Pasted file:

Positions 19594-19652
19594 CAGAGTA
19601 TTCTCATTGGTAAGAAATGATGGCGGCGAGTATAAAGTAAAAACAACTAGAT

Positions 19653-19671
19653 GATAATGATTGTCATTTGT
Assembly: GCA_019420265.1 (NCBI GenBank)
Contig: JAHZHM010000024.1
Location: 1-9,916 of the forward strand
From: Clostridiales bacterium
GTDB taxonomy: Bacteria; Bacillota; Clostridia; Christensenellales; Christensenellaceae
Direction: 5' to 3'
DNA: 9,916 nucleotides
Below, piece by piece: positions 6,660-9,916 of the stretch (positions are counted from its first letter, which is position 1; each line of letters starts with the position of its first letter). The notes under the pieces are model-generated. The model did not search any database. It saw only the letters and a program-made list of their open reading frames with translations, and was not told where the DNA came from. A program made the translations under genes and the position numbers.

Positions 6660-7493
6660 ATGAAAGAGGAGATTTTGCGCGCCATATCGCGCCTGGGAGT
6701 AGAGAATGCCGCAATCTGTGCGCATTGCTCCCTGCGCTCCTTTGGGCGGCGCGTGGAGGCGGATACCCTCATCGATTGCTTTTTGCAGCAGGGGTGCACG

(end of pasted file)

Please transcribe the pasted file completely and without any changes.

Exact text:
Positions 19594-19652
19594 CAGAGTA
19601 TTCTCATTGGTAAGAAATGATGGCGGCGAGTATAAAGTAAAAACAACTAGAT

Positions 19653-19671
19653 GATAATGATTGTCATTTGT
Assembly: GCA_019420265.1 (NCBI GenBank)
Contig: JAHZHM010000024.1
Location: 1-9,916 of the forward strand
From: Clostridiales bacterium
GTDB taxonomy: Bacteria; Bacillota; Clostridia; Christensenellales; Christensenellaceae
Direction: 5' to 3'
DNA: 9,916 nucleotides
Below, piece by piece: positions 6,660-9,916 of the stretch (positions are counted from its first letter, which is position 1; each line of letters starts with the position of its first letter). The notes under the pieces are model-generated. The model did not search any database. It saw only the letters and a program-made list of their open reading frames with translations, and was not told where the DNA came from. A program made the translations under genes and the position numbers.

Positions 6660-7493
6660 ATGAAAGAGGAGATTTTGCGCGCCATATCGCGCCTGGGAGT
6701 AGAGAATGCCGCAATCTGTGCGCATTGCTCCCTGCGCTCCTTTGGGCGGCGCGTGGAGGCGGATACCCTCATCGATTGCTTTTTGCAGCAGGGGTGCACG